Australia Holds Rates as RBA Plays Long Game on Economy's GrowthBy
Lowe warns first-quarter GDP growth expected to have slowed
Pace of economic slowdown may be ‘more sustained’: ANZ
The Reserve Bank of Australia shrugged off a likely slowdown in the economy when it left its benchmark interest rate on hold for the 10th straight month on Tuesday.
Governor Philip Lowe said growth was still expected to accelerate above 3 percent in the next couple of years despite probably slowing in the March quarter, citing a broad-based pick-up in the global economy alongside a local improvement in jobs and non-mining investment. But he counter-balanced that with a warning: underemployment was keeping a lid on wage gains which in turn is restraining household spending.
The decision comes a day before the first-quarter GDP report, which economists expect to show growth of just 0.3 percent. Some are even forecasting a contraction for the three months.
“The RBA has opted to downplay the accumulation of evidence that first-quarter GDP will be soft,” said David Plank, head of Australian economics at Australia & New Zealand Banking Group Ltd.. “This may well turn out to be right, but we think there are reasons to believe the pace of economic activity may have stepped down in a more sustained fashion.”
Market bets for further easing have crept higher this year amid a cloudier outlook. While most economists still expect rates on hold or even higher in the next year, May data showed a mixed economic picture. Alongside strong jobs gains and a surprise rebound in retail sales, construction has been soft, wage growth stagnant and house prices dropped for the first time in 18 months.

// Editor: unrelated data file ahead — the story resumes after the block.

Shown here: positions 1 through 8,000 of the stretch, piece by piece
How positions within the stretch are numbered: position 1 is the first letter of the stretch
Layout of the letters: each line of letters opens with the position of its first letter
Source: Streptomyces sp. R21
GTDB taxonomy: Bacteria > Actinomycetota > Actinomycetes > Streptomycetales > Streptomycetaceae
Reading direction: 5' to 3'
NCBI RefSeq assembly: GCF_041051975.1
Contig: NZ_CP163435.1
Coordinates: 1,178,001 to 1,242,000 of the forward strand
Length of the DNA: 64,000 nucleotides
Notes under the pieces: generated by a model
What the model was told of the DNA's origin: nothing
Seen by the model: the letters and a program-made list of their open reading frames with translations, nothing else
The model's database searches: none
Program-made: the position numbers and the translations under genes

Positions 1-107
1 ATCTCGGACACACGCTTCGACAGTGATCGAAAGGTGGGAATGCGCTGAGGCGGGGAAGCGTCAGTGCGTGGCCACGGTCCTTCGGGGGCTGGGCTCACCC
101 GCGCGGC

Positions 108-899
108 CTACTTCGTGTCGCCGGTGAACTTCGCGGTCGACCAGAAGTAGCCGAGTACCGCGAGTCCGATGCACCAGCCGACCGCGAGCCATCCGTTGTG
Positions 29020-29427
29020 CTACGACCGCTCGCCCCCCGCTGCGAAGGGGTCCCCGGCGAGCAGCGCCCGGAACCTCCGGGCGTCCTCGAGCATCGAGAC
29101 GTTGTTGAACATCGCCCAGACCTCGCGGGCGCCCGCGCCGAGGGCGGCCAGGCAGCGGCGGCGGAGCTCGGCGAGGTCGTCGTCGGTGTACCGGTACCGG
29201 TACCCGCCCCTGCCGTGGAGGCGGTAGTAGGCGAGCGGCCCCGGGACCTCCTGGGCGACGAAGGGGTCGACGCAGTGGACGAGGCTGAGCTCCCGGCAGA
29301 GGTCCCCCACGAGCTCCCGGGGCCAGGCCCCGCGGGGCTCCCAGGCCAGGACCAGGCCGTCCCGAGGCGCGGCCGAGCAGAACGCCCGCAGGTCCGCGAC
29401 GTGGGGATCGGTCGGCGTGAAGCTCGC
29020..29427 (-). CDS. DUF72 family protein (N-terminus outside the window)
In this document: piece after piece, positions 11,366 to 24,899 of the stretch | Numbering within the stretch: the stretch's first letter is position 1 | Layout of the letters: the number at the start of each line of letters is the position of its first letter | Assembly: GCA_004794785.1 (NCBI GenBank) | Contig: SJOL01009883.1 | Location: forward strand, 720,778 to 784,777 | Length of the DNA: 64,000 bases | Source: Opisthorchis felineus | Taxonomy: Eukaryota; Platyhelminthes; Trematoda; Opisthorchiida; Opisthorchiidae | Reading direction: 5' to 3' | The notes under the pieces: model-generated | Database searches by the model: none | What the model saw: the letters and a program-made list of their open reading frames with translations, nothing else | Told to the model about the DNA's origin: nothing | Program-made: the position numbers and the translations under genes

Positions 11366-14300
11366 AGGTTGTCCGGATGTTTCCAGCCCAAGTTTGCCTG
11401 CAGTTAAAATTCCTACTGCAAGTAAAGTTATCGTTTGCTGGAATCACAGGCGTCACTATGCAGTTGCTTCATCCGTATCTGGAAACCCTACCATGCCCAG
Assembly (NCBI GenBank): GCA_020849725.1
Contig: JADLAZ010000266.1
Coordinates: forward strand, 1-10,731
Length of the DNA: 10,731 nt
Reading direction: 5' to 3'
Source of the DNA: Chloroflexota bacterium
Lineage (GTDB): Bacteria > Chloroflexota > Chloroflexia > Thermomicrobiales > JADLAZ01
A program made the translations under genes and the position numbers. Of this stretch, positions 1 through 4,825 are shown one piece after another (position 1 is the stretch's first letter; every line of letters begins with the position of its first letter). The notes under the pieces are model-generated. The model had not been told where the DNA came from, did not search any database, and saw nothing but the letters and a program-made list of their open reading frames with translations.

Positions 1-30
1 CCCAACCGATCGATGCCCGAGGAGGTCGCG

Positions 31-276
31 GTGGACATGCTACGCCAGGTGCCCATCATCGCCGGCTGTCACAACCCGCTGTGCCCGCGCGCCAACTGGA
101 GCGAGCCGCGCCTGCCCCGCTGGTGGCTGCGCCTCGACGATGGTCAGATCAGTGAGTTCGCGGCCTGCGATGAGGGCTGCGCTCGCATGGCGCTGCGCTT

Housing “prices have been rising briskly in some markets, although there are some signs that these conditions are starting to ease,” said Lowe, adding that lenders have increased their mortgage rates, particularly for investors and interest-only loans.
"My sense is they’re not going to cut interest rates unless something particularly severe happens," said Paul Dales, chief economist for Australia and New Zealand at Capital Economics. He said the potential triggers were “either the unemployment rate rising some way above 6 percent, underlying inflation falling back towards 1.5 percent or two consecutive quarters of negative growth, which is possible but not within my forecast.”
As far as inflation goes, the central bank’s expectations are largely being met. The headline rate returned to the bottom end of the RBA’s 2 percent to 3 percent target in the first three months of the year after spending nine quarters below it, but the core consumer prices measure is yet to catch up.
On the global outlook, Lowe said growth in Australia’s top trading partner China was being supported by increased spending on infrastructure and construction, but repeated his warning that high levels of debt continued to present a medium-term risk.
While the RBA was upbeat on global prospects, China continues to be the wildcard, said Dales.
“Australia is so dependent on what goes on in China, and if any of the world’s major economies are weakening, unfortunately it’s China’s.”